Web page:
Intralocus sexual conflict in a hermaphroditic flatworm
What maintains standing genetic variation in natural populations? One possible explanation could be sexual conflict. Sexual conflict, or sexual antagonism, occurs when the same allele for a gene has opposite fitness effects for females and males. I am interested in how intralocus sexual conflict contributes to standing genetic variation in hermaphroditic populations.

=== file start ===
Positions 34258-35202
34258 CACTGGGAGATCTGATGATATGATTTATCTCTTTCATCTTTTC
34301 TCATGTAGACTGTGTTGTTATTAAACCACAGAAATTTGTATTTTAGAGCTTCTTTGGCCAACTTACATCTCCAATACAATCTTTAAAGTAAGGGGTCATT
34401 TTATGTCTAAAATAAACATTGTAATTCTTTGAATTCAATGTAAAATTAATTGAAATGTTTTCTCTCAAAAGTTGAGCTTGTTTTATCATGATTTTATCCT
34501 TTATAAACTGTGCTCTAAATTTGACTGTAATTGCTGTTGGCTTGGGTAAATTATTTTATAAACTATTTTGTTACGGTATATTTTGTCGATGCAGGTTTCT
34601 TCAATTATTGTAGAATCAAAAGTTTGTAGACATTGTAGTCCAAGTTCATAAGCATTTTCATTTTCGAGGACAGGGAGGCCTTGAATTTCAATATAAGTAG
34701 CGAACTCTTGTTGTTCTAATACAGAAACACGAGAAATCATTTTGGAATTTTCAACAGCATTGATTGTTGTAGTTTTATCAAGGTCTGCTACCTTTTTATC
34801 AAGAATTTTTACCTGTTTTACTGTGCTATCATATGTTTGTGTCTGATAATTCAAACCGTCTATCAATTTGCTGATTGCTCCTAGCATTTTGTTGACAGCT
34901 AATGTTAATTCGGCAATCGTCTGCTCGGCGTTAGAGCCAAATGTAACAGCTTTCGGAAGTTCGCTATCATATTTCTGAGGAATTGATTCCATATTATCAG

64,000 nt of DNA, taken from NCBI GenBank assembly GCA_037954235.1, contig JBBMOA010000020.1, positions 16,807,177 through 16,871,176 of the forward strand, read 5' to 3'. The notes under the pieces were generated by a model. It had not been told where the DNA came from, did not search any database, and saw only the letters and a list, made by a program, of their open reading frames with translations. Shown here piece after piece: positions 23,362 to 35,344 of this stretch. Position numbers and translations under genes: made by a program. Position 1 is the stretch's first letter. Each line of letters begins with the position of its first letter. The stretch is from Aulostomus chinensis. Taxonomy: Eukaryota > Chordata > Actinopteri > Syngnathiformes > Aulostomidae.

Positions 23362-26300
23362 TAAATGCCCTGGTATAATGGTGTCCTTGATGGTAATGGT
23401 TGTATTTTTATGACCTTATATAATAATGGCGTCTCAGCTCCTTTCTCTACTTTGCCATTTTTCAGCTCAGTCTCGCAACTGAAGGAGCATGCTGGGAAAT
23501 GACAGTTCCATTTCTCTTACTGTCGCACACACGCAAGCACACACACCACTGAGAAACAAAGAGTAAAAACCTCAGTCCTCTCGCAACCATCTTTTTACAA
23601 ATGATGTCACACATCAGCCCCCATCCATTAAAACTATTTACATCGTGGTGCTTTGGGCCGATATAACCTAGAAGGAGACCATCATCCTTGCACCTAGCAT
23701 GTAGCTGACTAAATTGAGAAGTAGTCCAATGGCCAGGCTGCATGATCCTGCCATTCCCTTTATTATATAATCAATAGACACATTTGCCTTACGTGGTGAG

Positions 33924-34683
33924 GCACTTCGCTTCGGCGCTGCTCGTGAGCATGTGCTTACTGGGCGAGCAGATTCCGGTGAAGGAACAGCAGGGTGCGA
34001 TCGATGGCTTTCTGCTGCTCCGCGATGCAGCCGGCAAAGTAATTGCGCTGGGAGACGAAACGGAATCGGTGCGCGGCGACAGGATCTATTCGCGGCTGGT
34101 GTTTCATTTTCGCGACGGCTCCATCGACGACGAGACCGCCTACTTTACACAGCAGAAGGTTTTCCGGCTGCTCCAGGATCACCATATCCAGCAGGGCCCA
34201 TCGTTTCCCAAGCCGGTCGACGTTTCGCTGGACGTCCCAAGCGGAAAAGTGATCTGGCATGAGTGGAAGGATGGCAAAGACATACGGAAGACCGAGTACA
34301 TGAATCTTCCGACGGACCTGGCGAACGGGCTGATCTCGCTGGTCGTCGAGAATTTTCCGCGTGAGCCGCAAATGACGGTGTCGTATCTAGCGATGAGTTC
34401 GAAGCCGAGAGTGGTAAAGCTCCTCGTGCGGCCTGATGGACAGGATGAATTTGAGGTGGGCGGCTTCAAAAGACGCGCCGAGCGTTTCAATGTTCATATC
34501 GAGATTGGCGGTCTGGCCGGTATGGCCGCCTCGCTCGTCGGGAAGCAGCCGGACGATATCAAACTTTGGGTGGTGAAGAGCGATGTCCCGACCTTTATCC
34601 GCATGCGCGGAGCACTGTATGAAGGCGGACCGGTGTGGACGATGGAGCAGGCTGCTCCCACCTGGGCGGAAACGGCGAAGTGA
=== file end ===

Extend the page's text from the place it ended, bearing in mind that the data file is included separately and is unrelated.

To investigate this, I will measure the response to sex-limited evolution on a synthetic sex chromosome in the free-living marine flatworm Macrostomum lignano. M. lignano has had a gene incorporated in its DNA – the gene for green fluorescent protein (GFP, originally extracted from a jellyfish) – making the whole flatworm glow in green under UV light. In my experiment, I will make the GFP marker function as a sex-determining gene by letting it pass through either eggs (“female” treatment) or sperm (“male” treatment) in each generation. This will, after many generations, create an accumulation of standing genetic variation of sex-specific fitness genes linked to the GFP locus in each treatment.
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